Friday, May 27, 2011

Visualizing Your Campaign

I believe that it is fairly important to rehearse what one is going to do on that first session, even it if it is only in one’s mind.

I do want to DM in a more spontaneous way, but especially for that first session, I think it important to plan out, in a general way, what you will say and be doing. I have had plenty of first sessions that were disastrous because I was so unorganized.

I do intend to roll up characters with players before the first session. I’ll take their raw rolls and translate them into character sheets. Using note cards for sheets has some nostalgic value, but I think I will stick to a regular, uncluttered sheet, perhaps along the lines of the S&W Complete sheet.

I’ll give a short, one or two line background for each of the players, which will be on a note card. There will also be three rumors note cards, one keyed to a location in the starting hex, and another two keyed to locations in the surrounding six hexes.

I’ll prepare the one page background mentioned in an earlier post, and begin the session by showing the players a map of the Wilderlands, just as a way of showing the scale of the place.

Then, I’ll show the exploded Wilderlands hex map, which contains the village of Brushwood and the surrounding area.

Finally, I’ll show the map of the village, and name a few of the prominent NPCs.

Then, I’ll ask, what do you do? If they need a little more guidance, I’ll suggest they use their money to buy equipment and supplies. They can pick up more rumors from the various NPCs they speak to, but eventually they will need to choose a rumor to follow up on. I may decide to have various NPCs offer work, usually of the “take this here” variety.

Most of the rumors will be keyed to adventure sites in the current or surrounding hexes. That leads us to the maps.

I’ll be using the Judges’ Guild Campaign Hexagon System, which allows us to drill down from a five mile per hex continental map to 0.2 mile per hex map. You can get a blank copy of these maps at

I’ll explain that the players may travel wherever they wish. And further, that they can choose to travel through a hex, or search the hex, or explore it.

As they travel, their rate will be determined by how much they can travel in a day, and the sort of terrain they will be travelling through.

If they choose to explore the hex it will take more time. I’ll let them look at an exploded version of the hex map, on a 0.2 mile per hex scale. They can then use this map (a unmarked copy I will give them) to point to a particular hex and say “we take a closer look at that”. I’ll also use this scale of map for any long range chase or wilderness battles.

Or they can simply say, “we search for X”, where X is a rumor, directions or a treasure map, assuming they have one of those sorts of resources, and don’t want to fool with the 0.2 mile per hex scale map.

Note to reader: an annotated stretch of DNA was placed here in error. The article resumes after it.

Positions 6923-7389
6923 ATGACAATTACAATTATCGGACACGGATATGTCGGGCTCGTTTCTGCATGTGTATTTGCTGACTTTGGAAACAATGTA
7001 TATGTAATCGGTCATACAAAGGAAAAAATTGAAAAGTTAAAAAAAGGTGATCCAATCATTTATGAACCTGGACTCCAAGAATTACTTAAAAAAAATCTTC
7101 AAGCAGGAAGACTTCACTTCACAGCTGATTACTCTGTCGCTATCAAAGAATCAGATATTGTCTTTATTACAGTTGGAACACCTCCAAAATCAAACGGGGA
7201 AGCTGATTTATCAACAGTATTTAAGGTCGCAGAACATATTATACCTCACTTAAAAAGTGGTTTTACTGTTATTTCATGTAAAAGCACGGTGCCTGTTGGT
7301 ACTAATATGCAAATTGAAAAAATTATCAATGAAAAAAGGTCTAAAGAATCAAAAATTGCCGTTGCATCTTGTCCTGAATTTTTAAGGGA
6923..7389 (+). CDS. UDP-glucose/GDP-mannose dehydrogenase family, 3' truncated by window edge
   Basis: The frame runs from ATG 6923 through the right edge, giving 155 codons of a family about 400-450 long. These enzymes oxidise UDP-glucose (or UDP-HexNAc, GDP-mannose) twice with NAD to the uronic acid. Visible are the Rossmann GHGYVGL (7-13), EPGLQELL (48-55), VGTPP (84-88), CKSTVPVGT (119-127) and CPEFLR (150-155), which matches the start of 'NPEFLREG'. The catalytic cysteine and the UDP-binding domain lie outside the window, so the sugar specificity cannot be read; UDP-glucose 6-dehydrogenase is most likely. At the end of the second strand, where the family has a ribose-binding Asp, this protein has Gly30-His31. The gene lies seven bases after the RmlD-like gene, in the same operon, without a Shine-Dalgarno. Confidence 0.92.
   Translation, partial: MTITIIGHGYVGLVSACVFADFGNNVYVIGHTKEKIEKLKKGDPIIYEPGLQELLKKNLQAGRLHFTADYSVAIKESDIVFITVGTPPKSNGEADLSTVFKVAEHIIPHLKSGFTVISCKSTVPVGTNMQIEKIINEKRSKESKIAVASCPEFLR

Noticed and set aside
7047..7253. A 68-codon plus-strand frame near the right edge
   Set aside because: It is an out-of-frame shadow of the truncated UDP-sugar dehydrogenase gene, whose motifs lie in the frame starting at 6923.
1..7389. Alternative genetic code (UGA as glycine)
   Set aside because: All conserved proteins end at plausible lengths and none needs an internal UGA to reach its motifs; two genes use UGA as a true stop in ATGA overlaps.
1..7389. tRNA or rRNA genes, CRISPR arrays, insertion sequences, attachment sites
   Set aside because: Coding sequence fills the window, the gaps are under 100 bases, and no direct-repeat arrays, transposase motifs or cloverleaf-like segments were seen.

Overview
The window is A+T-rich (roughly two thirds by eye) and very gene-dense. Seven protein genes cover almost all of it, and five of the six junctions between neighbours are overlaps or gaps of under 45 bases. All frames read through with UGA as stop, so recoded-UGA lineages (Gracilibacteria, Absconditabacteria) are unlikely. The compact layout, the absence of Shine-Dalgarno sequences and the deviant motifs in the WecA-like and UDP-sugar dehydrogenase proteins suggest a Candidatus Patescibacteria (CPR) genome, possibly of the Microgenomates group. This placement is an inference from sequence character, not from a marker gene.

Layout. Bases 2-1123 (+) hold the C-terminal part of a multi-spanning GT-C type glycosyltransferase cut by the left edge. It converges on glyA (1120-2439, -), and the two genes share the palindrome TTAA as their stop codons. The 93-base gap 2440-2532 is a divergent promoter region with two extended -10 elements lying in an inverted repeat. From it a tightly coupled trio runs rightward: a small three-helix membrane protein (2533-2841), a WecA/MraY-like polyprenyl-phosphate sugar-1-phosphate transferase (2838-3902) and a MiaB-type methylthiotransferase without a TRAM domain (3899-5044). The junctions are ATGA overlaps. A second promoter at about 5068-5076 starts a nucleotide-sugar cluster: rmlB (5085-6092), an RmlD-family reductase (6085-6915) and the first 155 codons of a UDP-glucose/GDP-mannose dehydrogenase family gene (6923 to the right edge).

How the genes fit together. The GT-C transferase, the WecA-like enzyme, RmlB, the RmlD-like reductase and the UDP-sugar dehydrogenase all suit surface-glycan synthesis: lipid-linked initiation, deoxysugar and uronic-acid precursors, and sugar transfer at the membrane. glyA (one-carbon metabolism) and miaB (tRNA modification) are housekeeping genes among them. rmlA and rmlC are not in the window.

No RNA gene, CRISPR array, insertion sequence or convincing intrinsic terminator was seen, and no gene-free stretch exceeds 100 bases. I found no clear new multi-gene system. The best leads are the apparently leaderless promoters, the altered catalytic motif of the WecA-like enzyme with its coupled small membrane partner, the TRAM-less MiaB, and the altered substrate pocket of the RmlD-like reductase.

After a certain amount of time, I’ll roll for random encounters, and let them travel as they wish. When they arrive at a ‘dungeon’ or other adventure area, we’ll switch to a more collapsed time keeping, and from then on it will look much like any other campaign.

And this is the way I envision it going.

Wednesday, May 25, 2011

More Stuff I Want Part II

A ‘sandbox’ style campaign. For those of you unfamiliar with old-school play, there were two different sorts of play styles. The first involved dungeons, and only dungeons, which players serially invaded and shut down.

That, as time went on, was perhaps the more common play style, but the original play style (which I was fortunate enough to participate in) dealt with an entire campaign. A campaign, simply put, was a hex or other map of a wide-ranging area that the players could explore at will. (My DM used a hex map. I’d kill these days to get a look at his original maps.)

These could be really time-consuming to create from scratch, but there are various aids and techniques that help with the effort now. Once of the first 3rd party products for D&D was the Wilderlands, a pre-generated campaign, focused on just such a set of maps, with brief entries detailing lairs, citadels and other locations for a about a third of the mapped hexes. This sort of set-up leaves plenty of room for expansion and work (as I am discovering now) while still speeding up the process of getting a campaign off the ground. I have always been a fan of the original Wilderlands, as well as its recent revision, so this was a no-brainer for me.

The players are given a partially completed version of the map for their own use and they travel about as they will, discovering ruins, dungeons, and all sorts of mischief, in a completely self-directed way. Called a ‘sandbox’ style of play currently, it can blow up in one’s face if the party is given too many choices, with no way of discerning which direction would be interesting or useful to them, so I plan to use rumors to guide them to the more significant areas of interest, while still allowing them complete freedom of choice.

Player engagement in the background of the campaign. This is one of those balancing acts. Too much information and the player’s eyes glaze over, too little and players don’t know what to do. So my base will be the following:

I want each player to have a personal background for each of the players that fits on the size of a note card. One paragraph, ideally. This will be ideally self-generated, but I plan on offering them to players for their characters should they not wish to make up their own. Any more than this is probably too constraining, but I don’t intend to keep them to this limit, if they want to produce more. I intend to base the character’s skills on their written background.